It was a thrilling end to a less-than-thrilling game.
The Sudbury Wolves ended the London Knights three-game winning streak, coming into the John Labatt Centre and skating out with a 3-2 shootout win in front of a less-than-capacity crowd of 9,040.
The win evened the Wolves record at 3-3, while the Knights dropped to 3-1, though they gained a point.
The teams packed most of the action and strange doings into the final 15 minutes.
Among the wondrous and wicked moments was as great a goal as you'll see anywhere by Sam Gagner of the Knights.
Then there was the Wolves' tying goal deflected in by London's Rob Drummond.
There was a delay of game penalty on the Knights because Steve Mason took too long to fix his equipment and backup Stephane Cesar didn't got into the net fast enough.
And earlier in the third period, Jordan Foreman of the Knights, playing his first game after a broken foot, went into the Wolves bench to get after Nicholas Foligno.
"We were all over them in the first two periods, but just couldn't score," Knights defenceman Todd Perry said. "They got a couple of lucky goals and we took a lot of penalties and we just couldn't get anything going after that."
First, the good stuff.
The Wolves won this game because goaltender Kevin Beech was outstanding. He made 36 saves, including stopping Gagner and Pat Kane in the shootout.
Kevin Baker and Foligno scored for the Wolves after Patrik Lusnak was stopped.
The highlight of the night, though, had to be Gagner's third-period goal.
With the score 1-1 five minutes in, Gagner took the puck at his blue-line. He got up a head of steam and skated right at Wolves defenceman Jonathan D'Aversa. Gagner brought the puck behind his back, flipped it back through his legs and left D'Aversa standing as he blew by before depositing the puck into the top corner of the net.
The crowd gave him a standing ovation, which only got louder as they watched it again and again on the videoboard.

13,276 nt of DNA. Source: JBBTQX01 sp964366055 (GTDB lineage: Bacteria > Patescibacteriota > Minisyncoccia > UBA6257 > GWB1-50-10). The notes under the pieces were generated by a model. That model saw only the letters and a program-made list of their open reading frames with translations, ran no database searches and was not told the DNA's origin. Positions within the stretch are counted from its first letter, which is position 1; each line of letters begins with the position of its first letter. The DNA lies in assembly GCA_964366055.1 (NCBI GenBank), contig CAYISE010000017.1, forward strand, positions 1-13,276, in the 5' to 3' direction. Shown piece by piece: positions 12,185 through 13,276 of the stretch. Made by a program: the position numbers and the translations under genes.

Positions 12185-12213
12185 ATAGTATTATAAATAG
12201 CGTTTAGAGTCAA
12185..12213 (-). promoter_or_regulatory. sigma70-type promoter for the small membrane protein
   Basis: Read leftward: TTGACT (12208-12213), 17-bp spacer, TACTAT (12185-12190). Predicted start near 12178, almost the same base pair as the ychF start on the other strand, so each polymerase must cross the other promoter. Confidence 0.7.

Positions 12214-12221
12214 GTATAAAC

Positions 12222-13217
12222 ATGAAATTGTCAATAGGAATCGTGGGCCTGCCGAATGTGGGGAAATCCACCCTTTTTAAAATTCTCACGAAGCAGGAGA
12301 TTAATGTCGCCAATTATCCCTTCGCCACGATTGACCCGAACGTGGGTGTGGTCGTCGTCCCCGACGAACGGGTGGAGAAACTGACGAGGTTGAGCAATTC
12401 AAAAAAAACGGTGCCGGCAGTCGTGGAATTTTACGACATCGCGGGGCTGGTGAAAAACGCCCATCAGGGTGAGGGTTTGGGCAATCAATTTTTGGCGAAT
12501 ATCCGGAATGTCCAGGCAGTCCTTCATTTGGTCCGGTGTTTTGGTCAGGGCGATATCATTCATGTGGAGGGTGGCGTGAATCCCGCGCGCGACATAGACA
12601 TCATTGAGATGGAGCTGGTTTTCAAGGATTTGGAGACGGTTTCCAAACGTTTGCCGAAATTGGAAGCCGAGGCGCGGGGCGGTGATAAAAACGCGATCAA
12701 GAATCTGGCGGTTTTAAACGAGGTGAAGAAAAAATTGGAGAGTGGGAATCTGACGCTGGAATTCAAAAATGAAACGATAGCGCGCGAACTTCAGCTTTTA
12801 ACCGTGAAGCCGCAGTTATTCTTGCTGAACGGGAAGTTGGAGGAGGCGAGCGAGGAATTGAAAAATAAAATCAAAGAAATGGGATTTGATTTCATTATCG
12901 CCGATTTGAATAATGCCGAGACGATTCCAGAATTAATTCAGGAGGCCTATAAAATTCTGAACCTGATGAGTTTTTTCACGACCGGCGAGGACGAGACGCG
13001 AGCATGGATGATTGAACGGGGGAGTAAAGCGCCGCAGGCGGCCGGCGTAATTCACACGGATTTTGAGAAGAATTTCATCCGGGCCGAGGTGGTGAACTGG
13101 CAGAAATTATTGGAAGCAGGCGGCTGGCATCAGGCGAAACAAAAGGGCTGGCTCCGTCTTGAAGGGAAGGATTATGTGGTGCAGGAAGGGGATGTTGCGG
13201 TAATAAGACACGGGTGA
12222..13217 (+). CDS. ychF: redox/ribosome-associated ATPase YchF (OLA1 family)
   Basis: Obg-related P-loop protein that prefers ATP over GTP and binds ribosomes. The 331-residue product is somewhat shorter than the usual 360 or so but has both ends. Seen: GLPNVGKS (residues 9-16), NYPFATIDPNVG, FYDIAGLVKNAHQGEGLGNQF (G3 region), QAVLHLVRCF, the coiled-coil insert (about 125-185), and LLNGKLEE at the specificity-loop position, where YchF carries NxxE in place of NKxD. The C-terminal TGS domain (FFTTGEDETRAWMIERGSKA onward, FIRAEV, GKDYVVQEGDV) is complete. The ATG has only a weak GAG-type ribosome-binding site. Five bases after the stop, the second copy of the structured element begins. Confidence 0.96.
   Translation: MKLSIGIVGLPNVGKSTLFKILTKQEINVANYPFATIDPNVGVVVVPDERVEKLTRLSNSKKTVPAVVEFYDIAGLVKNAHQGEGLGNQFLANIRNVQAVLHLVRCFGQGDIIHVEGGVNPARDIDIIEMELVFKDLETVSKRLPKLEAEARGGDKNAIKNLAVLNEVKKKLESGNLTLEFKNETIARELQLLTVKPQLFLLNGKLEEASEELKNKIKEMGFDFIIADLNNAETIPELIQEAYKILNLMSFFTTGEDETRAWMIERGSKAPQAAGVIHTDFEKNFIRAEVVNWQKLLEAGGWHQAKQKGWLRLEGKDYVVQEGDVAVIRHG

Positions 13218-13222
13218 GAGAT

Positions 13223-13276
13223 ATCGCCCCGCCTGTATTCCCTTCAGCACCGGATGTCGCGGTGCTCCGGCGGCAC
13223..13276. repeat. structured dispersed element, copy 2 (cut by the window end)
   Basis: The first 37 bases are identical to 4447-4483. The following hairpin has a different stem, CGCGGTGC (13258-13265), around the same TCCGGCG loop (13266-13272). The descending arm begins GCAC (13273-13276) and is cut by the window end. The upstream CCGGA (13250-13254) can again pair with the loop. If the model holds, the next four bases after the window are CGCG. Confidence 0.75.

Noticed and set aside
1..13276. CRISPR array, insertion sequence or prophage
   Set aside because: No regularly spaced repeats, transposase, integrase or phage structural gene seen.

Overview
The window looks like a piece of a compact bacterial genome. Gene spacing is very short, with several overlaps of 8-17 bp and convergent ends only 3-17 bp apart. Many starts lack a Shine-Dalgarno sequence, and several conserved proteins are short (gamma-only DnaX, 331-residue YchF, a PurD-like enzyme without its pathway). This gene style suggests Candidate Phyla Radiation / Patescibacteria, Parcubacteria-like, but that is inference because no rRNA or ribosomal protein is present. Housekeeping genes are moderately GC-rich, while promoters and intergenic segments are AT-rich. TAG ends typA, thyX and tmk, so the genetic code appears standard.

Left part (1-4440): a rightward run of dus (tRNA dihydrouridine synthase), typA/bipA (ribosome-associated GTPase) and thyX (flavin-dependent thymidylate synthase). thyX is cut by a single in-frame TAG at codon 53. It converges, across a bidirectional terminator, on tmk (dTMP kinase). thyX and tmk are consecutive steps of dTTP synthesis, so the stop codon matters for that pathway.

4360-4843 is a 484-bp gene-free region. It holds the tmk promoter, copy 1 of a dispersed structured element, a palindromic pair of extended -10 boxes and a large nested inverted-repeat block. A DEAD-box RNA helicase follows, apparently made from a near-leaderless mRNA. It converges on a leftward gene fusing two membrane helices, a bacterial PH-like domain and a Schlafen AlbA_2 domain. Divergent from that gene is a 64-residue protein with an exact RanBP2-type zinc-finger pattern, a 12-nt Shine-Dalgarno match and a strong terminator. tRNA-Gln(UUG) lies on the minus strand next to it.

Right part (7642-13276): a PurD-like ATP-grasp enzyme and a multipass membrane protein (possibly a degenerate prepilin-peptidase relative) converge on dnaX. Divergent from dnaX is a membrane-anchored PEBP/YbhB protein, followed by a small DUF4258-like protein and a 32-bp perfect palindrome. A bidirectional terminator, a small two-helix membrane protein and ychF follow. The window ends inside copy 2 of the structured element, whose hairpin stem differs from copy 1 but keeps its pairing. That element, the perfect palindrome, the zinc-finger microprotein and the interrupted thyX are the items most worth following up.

"I've tried it a couple of times in practice," Gagner said. "I've tried it in a game, but it hasn't worked before. It's a good move because you protect the puck. (D'Aversa) was a little flat-footed and I thought it was a good time to try it."
Gagner was subdued after the game after missing in the shootout.
Now for the weird stuff.
After the Gagner goal, the game seemed to go from 0 to 60. Referee Marty Kirwan, who had been quiet all night, sent a steady stream of players to the penalty box.
Foreman, his usual pesky self, took exception to a slash by Foligno near the Sudbury bench. Before anyone knew what had happened, Foreman went after Foligno and began throwing punches in the Sudbury bench. It earned him a minor, major, misconduct and game misconduct.
With Foreman in the box, a strap broke on Mason's pad. He skated to the bench to repair it.
"The referee told me to hurry up," Knights coach Dale Hunter said. "He then told me to put in the backup. I told him to take his time and get ready and (Kirwan) gave us a two-minute penalty for taking to long.
With the Knights shorthanded, Drummond tried to stop a D'Aversa shot that went off his stick into the net.
"That's why I'm a fan of the two-referee system," Hunter said. "It's impossible for a referee to see everything. There was almost no power plays in the first two periods, but there was a lot of clutching and grabbing."
Until the the third period, the Knights were pretty much in control of the game. They took the lead on a Ryan Martinelli goal in the second period and the Wolves tied it on a goal by J.K. Gill. It was really the only good chance the Wolves had during the first two periods.
Their goal of cutting down scoring chances was accomplished.
"We played well defensively and I thought we played better than they did," said Perry. "It's too bad we didn't get any breaks."
Wolves 3, Knights 2
Sudbury wins shootout 2-0
Sudbury scorers: J.K. Gill, Jonathan D'Aversa
London scorers: Ryan Martinelli, Sam Gagner
Next: The Ottawa 67's are at the John Labatt Centre tomorrow at 2 p.m.